Bitcoin trading volumes are rising in Turkey as the increasingly authoritarian government there goes diligently about the work of setting its currency, the lira, on fire.
Turkish President Recep Tayyip Erdogan, who has retained power since 2003, has to all appearances lost his mind: With inflation sitting at around 20%, Erdogan yesterday lowered Turkey’s key interest rate to 18% from 19% (no, not a typo), instead of raising them to tighten the money supply.
Currency markets have responded decisively to the expected move, with the lira losing 10% of its value against the U.S. dollar since Monday. Some Turkish citizens decided to take their business elsewhere: BTCTurk, one of a handful of local exchanges offering lira/BTC trades, has seen a noticeable uptick in volume, according to public data. That interest comes despite the recent collapse of two other Turkish exchanges, one in an apparent exit scam.
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Erdogan’s government banned crypto for payments in April, but owning crypto is legal in Turkey – at least for now. Sadly, the logic of the current situation may push Erdogan to tighten further, as any open lira/BTC trade could put further downward pressure on the lira by enabling capital flight.
Erdogan has reportedly claimed that lowering interest rates – which makes money cheaper and more plentiful – will somehow curb inflation. But his reasoning is opaque. He recently referred to interest as the “devil,” perhaps an oblique appeal to Islamic morality in the face of economic reality.
“It’s just crazy, there’s zero justification for this move as there’s been zero justification for the rate cuts we’ve seen so far this year,” an asset manager told the Wall Street Journal. “Erdogan is running monetary policy on his own.”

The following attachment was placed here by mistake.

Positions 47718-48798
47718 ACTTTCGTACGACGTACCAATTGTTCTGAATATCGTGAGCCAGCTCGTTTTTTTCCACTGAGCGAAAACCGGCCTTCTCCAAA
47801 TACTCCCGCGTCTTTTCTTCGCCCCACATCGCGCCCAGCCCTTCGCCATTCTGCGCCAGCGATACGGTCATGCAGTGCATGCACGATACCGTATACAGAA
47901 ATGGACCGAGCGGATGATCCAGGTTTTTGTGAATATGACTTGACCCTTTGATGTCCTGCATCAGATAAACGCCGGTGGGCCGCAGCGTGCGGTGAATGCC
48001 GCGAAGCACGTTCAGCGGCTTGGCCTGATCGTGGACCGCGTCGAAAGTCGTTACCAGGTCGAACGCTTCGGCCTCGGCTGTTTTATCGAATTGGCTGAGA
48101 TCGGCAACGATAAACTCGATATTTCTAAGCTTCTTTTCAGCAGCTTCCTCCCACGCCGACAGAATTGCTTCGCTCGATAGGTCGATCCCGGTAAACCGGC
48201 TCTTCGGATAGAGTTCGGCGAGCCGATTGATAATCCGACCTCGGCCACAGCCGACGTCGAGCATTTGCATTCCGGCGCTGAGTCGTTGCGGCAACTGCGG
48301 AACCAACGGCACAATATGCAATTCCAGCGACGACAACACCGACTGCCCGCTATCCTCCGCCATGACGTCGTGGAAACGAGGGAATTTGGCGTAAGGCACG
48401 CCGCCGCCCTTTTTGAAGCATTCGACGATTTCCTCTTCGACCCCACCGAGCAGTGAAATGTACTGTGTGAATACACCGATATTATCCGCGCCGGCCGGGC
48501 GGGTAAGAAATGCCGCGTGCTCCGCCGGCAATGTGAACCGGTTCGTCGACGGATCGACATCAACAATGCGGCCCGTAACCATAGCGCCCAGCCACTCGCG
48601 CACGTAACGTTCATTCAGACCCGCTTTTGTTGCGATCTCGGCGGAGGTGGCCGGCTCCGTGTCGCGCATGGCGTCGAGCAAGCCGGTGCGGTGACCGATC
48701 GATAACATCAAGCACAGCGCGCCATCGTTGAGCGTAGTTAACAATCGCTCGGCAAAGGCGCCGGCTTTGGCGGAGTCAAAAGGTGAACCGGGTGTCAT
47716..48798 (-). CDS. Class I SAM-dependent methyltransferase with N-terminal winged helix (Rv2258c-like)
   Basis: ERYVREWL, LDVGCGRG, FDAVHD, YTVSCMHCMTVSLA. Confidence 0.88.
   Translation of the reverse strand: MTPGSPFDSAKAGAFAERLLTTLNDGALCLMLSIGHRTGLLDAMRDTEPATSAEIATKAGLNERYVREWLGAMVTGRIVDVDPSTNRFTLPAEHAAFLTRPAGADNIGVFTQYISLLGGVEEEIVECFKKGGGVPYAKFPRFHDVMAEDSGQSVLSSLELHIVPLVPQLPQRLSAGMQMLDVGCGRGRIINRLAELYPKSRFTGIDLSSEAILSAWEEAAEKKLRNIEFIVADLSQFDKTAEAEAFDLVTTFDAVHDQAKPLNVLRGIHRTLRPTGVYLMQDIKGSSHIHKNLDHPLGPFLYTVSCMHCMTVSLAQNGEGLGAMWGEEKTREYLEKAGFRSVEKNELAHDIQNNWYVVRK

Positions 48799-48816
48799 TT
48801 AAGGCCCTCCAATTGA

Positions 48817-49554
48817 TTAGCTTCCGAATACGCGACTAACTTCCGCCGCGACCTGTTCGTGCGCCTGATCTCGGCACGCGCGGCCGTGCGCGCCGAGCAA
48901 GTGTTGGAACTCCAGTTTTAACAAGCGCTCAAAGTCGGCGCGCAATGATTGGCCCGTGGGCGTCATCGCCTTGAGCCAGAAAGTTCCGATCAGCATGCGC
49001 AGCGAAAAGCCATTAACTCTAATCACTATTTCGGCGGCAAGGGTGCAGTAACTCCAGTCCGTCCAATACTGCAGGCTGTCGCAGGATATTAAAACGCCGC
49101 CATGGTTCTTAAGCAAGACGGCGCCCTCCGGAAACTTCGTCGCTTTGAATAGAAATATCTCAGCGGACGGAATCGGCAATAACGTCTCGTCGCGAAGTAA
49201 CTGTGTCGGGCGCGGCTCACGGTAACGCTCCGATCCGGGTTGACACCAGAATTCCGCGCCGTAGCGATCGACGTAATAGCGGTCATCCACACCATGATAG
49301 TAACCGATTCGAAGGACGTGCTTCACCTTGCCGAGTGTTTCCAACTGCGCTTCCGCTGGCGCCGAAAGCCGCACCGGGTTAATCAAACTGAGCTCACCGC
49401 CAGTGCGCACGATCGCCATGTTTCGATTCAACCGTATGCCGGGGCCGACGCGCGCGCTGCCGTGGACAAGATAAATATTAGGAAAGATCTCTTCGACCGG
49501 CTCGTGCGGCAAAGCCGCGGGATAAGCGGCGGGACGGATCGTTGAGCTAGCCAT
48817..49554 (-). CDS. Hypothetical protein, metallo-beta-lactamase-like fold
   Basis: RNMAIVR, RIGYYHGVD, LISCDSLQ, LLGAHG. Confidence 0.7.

It’s not hard to infer Erdogan’s actual motive for (more or less) letting the money printer go brrr: Keeping rates lower is one of only a handful of tools he has for shoring up Turkey’s economy. Turkey has seen short-term hits to its economy thanks to regional instability and COVID-19, which has devastated tourism.
The longer-term picture is even more shocking: Since 2013, Turkey’s GDP has plummeted from more than US$950 billion to $720 billion, partly thanks to instability after a failed coup against Erdogan in 2016. Erdogan’s attempts to ramp things back up have been deeply unorthodox for years, particularly relying on unsustainable levels of debt throughout the economy.
And Erdogan no longer has an independent economic council to push back after firing a series of central bank governors who wouldn’t get in line. That makes the current wave of instability all the more dangerous for lira holders.
Erdogan’s Turkey is fast becoming a case study of bitcoin’s potential benefits for residents of countries with fragile currencies, or authoritarian leaders likely to pursue short-term political gain through inflationary policies. Luckily, Turkey is closely tied to Europe, and Turks currently have at least some access to dollars and euros to protect their wealth. In many other similarly troubled regions, that luxury is hard to come by, leaving bitcoin the only option.